In addressing the first issue, the Court looks to Section 541 of the Bankruptcy Code, which defines what is property of the estate:
§ 541. Property of the estate.
(a) The commencement of a case under section 301, 302, or 303 of this title creates an estate. Such an estate is comprised of all the following property, wherever located and by whomever held:
(1) Except as provided in subsections (b) and (c)(2) of this section, all legal or equitable interests of the debtor in property as of the commencement of the case.
(c)(2) A restriction on the transfer of a beneficial interest of the debtor in a trust that is enforceable under applicable non-bankruptcy law is enforceable in a case under this title.
11 U.S.C. § 541(a)(1) and (c)(2) (emphasis added). By a plain reading of the statute, one observes that Congress intended an all encompassing definition of what constitutes estate property. See, also United States v. Whiting Pools, Inc., 462 U.S. 198, 103 S.Ct. 2309, 76 L.Ed.2d 515 (1983). The statute only excludes a limited number of items. Should the Court find that a spendthrift trust was created, then § 541(c)(2) may apply. The Court notes for the record that Meyers did list his lottery proceeds as property of the estate in his schedules.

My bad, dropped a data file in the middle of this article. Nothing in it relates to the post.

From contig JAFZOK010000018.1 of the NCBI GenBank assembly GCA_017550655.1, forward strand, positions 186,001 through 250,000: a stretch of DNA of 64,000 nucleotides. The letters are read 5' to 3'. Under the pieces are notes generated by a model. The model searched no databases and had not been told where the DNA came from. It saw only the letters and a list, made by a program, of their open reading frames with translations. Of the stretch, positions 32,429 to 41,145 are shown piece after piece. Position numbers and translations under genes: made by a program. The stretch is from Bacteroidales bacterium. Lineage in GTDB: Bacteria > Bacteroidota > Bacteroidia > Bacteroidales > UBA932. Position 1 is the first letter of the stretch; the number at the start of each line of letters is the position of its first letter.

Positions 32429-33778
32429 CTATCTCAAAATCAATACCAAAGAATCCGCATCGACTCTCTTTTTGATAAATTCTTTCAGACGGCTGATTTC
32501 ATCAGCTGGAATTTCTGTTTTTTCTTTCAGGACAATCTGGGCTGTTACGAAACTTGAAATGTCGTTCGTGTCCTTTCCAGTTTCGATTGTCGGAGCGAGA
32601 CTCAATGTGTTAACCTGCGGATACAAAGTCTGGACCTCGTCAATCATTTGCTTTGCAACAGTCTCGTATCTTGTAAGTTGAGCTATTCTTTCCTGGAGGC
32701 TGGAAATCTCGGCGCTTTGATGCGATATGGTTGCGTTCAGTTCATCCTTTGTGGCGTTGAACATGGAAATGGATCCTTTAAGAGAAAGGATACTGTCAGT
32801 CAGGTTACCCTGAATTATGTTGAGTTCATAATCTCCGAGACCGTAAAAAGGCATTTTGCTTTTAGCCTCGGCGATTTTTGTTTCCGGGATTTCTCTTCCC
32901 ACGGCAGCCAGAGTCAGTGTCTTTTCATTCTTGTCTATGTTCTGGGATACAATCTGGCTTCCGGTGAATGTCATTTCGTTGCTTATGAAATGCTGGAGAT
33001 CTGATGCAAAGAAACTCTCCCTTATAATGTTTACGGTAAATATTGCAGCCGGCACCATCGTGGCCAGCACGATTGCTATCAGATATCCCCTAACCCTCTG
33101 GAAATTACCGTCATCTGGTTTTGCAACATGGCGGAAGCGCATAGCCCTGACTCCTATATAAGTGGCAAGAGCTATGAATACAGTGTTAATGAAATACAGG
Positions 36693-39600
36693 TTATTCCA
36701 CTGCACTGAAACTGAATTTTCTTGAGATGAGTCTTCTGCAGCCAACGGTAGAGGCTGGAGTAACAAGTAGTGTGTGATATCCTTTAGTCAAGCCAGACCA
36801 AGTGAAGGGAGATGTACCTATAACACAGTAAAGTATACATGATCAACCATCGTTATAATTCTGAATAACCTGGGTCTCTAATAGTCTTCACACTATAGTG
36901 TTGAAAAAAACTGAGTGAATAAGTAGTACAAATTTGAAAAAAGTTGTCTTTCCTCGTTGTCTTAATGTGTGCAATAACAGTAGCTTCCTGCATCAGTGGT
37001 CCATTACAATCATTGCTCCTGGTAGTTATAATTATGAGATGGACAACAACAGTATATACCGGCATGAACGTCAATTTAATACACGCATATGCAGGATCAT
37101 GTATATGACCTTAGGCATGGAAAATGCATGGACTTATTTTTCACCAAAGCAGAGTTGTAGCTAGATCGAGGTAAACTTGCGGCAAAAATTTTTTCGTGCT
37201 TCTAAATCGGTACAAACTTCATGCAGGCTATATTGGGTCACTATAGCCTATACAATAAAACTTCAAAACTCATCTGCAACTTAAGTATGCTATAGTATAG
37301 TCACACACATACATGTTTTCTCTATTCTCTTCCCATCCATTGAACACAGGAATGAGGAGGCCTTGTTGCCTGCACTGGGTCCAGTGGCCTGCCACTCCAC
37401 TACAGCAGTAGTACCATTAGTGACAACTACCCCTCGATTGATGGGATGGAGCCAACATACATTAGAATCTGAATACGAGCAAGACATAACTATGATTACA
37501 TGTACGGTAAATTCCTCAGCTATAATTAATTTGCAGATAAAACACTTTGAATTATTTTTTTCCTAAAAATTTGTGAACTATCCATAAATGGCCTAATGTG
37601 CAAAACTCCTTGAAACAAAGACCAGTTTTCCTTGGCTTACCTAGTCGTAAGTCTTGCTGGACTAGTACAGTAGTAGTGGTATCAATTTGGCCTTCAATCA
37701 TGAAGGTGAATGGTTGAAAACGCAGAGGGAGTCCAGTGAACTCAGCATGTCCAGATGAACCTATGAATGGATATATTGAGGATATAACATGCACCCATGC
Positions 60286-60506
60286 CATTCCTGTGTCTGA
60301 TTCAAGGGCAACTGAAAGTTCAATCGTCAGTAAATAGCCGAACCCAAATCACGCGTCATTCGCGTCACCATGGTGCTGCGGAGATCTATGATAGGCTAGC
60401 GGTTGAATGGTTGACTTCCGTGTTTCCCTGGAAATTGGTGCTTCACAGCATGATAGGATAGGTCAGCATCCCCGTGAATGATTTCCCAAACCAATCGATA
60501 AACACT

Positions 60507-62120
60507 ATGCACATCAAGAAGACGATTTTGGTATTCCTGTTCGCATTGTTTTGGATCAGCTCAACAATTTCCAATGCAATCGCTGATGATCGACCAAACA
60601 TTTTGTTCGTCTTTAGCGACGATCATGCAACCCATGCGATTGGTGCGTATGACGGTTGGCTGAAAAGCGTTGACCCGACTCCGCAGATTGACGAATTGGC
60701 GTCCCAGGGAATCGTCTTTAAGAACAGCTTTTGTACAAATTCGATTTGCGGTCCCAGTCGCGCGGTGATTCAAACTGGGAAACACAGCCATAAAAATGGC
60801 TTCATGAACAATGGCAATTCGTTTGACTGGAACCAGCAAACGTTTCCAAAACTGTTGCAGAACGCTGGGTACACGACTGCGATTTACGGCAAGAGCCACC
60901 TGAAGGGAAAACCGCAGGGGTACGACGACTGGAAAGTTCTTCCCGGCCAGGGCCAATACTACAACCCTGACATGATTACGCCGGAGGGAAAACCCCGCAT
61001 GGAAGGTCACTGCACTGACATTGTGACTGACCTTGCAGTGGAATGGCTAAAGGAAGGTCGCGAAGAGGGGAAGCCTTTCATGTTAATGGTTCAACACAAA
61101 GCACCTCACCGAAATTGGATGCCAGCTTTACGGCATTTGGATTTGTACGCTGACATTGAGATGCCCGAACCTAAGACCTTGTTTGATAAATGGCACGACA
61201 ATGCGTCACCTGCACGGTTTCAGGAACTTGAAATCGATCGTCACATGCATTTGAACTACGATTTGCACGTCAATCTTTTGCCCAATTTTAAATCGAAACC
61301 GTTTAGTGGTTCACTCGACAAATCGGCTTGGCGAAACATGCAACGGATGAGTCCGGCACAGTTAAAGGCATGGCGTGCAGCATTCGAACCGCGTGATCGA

The Court believes that the future lottery proceeds are property of the estate as the Debtor had a right to receive the proceeds as of the commencement of the case. This Court strongly agrees with the Maryland Bankruptcy Court which stated that
It is beyond question that the Debtor's interest, albeit in some respects a future interest, in the lottery winnings became property of the estate upon filing of a petition for relief under Chapter 7 of the Bankruptcy Code. The scope of § 541(a) is broad and all embracing. . . . Thus, the Debtor's interest in the lottery proceeds are property of the estate subject to any valid exemptions.
In re Miller, 16 B.R. 790, 791 (Bkrtcy.D.Md. 1982) (citations omitted) (holding that the annuity contract did not meet the Bankruptcy Code's exemption qualification that it be "on account of illness, disability, death, age, or length of service."). In another Bankruptcy decision dealing with lottery proceeds, the Indiana District Court affirmed the Bankruptcy Court's finding that the debtors' lottery winnings were an asset of the estate.